"I think it's a new New York. I was a student in New York 25 years ago, and it's a completely different city. So it was very striking for me when I started scouting locations, walking around the city, seeing what had changed. And I wanted to portray that. I think it's more interesting to show the New York you see from the street; rather than the tourist's point-of-view. "

Nevertheless, Klapisch found himself influenced by the greats.

"You can't shoot in New York without thinking about Woody Allen. He's really like the soul of New York in many ways. And Scorsese, but he's more about mafia and action movies. So when you're talking about real people or normal life, then you refer to Woody Allen movies. I realised when I was there that Woody Allen hasn't done a movie in New York in ten years. So New York has changed, and he's shooting in Europe now (laughs)."

Shooting in Manhattan proved a logistical nightmare for the production:

"It was very complicated. Big movies have a tendency not to shoot now in New York because it's too complicated to block the streets. So we didn't block the streets, we tried to use the feel of natural life in the streets. And I understood why Woody Allen doesn't shoot in New York anymore. It was super difficult. To be a French director and shoot in New York, there are so many different rules that we don't know and are not familiar with."

In Chinese Puzzle, Xavier's editor expresses concern whenever Xavier checks in and reports that his life is going well, because he thinks Xavier writes better when he's unhappy. Is this a view Klapisch shares?'

"I have to agree with that, and it's really because I thought about that myself writing this story. I thought at the beginning I would write a story about Wendy (Kelly Reilly) and Xavier being together and being happy, and then after two weeks I didn't have anything to write about. I realised that I had to create problems, I couldn't talk about someone being happy in a nice couple with a nice family, so there was nothing to tell if I was talking about happiness.

"It's not really a statement about life, it's a statement about storytelling. Because they're not the same. What we need when we watch a movie is not what we need in our real life. So the movie's kind of about that."

The characters in the film are all hovering around the 40-year-old mark, is that who Klapisch considers to be the audience for his story?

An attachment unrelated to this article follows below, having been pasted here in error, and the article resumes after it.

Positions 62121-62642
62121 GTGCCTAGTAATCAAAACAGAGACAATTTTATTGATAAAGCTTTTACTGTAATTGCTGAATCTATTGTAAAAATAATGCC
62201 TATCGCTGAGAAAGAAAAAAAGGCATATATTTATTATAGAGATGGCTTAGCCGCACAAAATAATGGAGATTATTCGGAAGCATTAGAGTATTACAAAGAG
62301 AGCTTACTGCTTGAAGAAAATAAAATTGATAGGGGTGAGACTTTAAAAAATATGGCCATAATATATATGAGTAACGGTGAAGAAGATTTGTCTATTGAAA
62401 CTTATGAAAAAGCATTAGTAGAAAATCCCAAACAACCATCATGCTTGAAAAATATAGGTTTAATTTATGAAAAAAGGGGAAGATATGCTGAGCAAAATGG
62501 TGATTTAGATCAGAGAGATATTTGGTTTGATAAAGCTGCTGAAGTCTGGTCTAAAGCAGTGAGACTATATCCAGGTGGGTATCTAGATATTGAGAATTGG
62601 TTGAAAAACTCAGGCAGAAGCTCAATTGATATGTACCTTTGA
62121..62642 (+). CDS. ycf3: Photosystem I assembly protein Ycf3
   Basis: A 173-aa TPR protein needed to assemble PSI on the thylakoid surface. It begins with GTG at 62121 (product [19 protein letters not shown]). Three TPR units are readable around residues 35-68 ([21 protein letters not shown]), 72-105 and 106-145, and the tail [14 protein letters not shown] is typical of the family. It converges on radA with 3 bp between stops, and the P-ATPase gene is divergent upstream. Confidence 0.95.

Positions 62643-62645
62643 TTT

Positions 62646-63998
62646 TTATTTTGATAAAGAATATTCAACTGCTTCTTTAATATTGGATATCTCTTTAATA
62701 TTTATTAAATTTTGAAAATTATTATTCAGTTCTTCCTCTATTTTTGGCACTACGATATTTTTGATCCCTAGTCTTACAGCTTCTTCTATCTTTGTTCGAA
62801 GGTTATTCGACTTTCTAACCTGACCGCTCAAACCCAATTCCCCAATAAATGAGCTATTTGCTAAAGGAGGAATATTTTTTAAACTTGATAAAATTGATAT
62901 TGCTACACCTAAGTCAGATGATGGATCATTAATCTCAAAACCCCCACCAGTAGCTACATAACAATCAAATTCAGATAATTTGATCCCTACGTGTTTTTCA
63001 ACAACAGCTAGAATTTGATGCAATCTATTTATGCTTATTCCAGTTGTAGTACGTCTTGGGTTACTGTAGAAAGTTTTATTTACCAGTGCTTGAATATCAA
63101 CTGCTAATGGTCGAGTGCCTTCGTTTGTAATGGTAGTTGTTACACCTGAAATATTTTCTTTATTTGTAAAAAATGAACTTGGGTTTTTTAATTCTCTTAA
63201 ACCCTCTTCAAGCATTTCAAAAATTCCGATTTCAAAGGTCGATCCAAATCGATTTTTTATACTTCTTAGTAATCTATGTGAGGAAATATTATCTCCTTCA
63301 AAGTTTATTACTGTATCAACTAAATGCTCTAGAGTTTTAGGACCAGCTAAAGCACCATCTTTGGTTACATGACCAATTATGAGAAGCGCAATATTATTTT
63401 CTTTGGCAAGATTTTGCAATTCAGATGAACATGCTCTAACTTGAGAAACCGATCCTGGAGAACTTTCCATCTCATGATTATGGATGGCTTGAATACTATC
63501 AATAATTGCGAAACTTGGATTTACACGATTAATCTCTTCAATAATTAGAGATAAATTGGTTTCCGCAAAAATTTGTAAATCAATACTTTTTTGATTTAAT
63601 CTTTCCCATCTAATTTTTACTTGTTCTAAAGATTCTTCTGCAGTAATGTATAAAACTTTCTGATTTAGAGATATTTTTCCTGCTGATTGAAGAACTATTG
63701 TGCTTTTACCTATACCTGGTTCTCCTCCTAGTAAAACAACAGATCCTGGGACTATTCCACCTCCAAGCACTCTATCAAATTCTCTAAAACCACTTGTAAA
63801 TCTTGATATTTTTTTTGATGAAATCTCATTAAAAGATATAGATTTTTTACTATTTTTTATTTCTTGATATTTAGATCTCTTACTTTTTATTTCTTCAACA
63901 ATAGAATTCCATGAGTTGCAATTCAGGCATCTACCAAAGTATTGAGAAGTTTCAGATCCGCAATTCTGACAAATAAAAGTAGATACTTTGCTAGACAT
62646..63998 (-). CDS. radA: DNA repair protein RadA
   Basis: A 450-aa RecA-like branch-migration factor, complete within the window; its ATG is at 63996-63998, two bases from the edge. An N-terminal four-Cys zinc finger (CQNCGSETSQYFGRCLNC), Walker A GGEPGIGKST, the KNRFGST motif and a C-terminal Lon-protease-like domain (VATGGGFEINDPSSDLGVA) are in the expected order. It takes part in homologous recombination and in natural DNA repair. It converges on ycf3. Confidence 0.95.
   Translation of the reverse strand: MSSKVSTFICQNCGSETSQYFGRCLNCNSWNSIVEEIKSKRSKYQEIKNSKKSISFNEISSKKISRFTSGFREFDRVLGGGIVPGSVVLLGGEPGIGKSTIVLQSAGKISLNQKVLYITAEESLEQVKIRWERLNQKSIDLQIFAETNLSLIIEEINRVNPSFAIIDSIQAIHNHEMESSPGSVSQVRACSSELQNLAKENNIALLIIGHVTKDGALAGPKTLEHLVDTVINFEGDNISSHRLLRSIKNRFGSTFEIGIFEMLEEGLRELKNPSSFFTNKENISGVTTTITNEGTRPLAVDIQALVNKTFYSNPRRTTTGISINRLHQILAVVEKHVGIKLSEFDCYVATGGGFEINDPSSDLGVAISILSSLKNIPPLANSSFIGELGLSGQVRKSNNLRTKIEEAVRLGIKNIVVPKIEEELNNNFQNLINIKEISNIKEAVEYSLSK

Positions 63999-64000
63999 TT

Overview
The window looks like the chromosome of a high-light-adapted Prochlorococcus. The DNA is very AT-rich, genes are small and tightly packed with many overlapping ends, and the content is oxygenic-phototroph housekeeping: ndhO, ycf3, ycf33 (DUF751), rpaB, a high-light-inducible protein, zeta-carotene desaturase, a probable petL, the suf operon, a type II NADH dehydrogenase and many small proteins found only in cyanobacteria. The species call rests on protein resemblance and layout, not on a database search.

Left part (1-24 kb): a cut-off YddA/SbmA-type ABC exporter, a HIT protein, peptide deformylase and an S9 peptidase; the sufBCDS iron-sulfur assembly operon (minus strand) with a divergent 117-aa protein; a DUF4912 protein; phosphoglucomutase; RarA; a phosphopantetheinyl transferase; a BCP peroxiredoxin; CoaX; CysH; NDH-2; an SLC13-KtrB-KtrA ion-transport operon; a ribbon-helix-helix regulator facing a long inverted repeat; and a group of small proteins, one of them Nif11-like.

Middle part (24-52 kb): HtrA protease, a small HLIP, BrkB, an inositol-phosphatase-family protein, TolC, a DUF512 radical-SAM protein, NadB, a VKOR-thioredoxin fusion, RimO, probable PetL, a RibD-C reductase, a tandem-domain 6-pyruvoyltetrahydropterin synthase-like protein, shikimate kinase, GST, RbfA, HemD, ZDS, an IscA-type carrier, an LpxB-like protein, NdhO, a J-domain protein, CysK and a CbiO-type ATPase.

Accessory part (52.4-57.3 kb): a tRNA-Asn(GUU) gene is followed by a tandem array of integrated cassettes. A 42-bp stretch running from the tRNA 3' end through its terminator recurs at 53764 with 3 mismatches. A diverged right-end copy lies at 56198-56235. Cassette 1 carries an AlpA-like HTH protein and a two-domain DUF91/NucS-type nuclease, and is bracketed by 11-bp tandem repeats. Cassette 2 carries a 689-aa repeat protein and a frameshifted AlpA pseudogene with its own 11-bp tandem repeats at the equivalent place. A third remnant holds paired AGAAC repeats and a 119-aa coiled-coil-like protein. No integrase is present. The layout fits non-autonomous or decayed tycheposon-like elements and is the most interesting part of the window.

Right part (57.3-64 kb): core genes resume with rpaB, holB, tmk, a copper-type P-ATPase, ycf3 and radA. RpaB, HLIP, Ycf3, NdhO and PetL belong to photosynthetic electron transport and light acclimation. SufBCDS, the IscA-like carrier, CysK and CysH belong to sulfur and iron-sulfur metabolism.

"It's funny because now I'm going in every city in France, I've been to twelve cities already, and the people who really respond to the movie are more 20-25 years old. It's funny because they really see something in their future in the film. In the same way I was watching Woody Allen movies when I was teenager and it wasn't my generation, but you can relate to that, because it says things about what you should avoid in life.

"What I wanted to say is you can make mistakes in your life, and it's not a problem. A lot of people might say that you have to fight to make it work, but if it doesn't work, it doesn't work. And you have the right to re-create something and be happy again."

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Film critic Dominic Corry celebrates, clarifies and justifies his love for all things movie.

A film critic and broadcaster for fifteen years, a movie and pop culture obsessive for much longer. Favourite films: The Lady Vanishes (1938), Ace In The Hole (1951), Sweet Smell of Success (1957), Vertigo (1958), Purple Noon (1960), Emperor of the North (1973), The Parallax View (1974), Invasion of the Body Snatchers (1978), Pee-wee's Big Adventure (1985), Aliens, The Three Amigos (1986), House of Games, Robocop (1987), Dirty Rotten Scoundrels, Talk Radio (1988), Crimes and Misdemeanors (1989), Midnight Run (1989), Metropolitan (1990), The Hudsucker Proxy (1994), Dazed and Confused (1995), The Game (1997), The Last Days of Disco (1998), The Talented Mr. Ripley (1999), Primer (2002), Drag Me To Hell, District 9 (2009), It Follows (2015) and The Witch (2016). See more at